Chrissie Stockting, 22, graduated from Southampton University last year with a degree in music. Earlier this year, she became a Raleigh International Venturer in a team of 120 volunteers and spent 10 weeks in Tampasak, a small village in Malaysian Borneo. She tells us why ‘potential employers are noticeably impressed’ by her time off.
Our project was to build a kindergarten from scratch in a fairly poor village that has only a limited electricity supply. By the time I and the rest of my team flew home, having also done some trekking through the Borneo jungle which was quite an experience in itself, all the work was completed, the murals were on the walls and the teachers and helpers were ready to receive the first children.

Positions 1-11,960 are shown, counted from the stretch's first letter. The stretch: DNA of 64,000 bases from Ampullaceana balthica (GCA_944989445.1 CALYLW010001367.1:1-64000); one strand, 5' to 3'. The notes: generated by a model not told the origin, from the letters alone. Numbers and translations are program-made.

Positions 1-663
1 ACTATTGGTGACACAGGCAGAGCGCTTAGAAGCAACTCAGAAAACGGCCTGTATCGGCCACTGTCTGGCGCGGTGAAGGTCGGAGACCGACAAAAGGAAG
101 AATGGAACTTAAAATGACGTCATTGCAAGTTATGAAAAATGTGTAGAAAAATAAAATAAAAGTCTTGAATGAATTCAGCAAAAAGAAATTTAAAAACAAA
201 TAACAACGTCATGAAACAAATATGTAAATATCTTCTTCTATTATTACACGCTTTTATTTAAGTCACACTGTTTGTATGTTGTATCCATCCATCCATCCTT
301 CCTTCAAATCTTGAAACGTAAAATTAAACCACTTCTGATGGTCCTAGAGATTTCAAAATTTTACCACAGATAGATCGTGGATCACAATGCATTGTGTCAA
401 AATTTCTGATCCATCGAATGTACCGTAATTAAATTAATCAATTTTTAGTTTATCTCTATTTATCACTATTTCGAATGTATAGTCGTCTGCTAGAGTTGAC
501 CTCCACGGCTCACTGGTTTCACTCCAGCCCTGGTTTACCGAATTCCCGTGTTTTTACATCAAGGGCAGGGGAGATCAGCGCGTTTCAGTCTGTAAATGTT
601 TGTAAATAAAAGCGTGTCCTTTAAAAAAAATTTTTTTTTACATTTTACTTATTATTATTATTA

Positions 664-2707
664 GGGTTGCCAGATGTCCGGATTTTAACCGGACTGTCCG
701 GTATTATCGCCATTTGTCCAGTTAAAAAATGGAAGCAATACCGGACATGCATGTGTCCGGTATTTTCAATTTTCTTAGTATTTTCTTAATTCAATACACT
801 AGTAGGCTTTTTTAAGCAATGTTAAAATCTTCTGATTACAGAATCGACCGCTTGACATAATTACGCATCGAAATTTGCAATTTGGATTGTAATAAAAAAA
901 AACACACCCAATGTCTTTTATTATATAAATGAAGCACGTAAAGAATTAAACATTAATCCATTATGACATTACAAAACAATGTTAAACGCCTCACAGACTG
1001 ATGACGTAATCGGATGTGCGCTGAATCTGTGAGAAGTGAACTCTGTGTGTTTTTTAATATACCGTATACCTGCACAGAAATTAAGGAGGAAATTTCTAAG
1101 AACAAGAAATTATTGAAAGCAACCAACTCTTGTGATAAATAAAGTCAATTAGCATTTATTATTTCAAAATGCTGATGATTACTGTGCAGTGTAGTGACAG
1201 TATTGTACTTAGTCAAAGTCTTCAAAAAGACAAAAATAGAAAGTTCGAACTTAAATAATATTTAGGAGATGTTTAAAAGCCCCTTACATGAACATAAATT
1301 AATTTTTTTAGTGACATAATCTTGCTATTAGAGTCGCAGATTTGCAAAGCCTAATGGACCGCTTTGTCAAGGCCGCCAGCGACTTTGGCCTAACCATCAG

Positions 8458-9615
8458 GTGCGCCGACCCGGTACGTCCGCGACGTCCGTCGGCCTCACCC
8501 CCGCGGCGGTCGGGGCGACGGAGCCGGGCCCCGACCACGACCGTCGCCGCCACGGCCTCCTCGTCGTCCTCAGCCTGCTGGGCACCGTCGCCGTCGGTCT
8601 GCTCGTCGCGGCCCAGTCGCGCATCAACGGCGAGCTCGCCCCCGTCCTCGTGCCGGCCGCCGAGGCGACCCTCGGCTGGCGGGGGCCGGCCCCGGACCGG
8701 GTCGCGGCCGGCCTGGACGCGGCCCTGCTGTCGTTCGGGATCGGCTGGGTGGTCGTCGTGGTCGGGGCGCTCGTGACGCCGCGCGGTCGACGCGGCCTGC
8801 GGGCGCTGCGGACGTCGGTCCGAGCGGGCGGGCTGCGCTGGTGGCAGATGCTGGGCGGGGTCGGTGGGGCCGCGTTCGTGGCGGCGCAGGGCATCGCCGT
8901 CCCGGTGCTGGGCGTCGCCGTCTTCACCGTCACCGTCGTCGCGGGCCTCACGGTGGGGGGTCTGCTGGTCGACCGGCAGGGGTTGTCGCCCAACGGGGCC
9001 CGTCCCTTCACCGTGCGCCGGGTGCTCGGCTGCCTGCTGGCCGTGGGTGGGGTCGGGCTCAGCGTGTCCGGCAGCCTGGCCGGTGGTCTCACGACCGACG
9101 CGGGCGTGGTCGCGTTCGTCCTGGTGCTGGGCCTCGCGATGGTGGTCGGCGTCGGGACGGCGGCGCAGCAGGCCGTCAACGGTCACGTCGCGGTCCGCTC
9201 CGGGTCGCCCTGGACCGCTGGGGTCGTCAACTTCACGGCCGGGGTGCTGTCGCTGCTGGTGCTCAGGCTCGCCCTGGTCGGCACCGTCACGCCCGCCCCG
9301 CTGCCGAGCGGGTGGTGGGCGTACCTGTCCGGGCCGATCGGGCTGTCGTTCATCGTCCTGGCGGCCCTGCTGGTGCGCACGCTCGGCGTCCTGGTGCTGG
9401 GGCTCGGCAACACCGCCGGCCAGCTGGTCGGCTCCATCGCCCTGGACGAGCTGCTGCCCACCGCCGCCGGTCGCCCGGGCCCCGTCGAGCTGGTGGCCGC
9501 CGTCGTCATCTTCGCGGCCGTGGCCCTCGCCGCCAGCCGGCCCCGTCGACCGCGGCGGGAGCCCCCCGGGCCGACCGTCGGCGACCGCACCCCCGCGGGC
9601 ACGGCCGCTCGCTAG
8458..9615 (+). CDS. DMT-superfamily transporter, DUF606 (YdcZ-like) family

I found the whole project really satisfying. I’ve known for a long time that I want to be a music therapist, but going to Borneo has really pushed up my motivation and confidence levels and my determination to build a career. Although I felt homesick for my family, I made some really good friends who I have stayed in touch with. One of them was another musician – we wrote songs and played together – and, given that we had such different backgrounds, I found we all worked really well together.
The people in Tampasak have their own ways of making music – at church mostly, but also via a band with electric guitar, bass guitar and drums. They weren’t that great technically, but their enthusiasm really made up for it. I’m looking for work as a care assistant at the moment, so I can get some hands-on experience in music therapy among children or the elderly, and it’s noticeable how impressed potential employers are with my Borneo experience. Between the job-hunting though, I want to volunteer again as soon as I can. This time, it’ll be South America and I want to go as project leader.Reuse content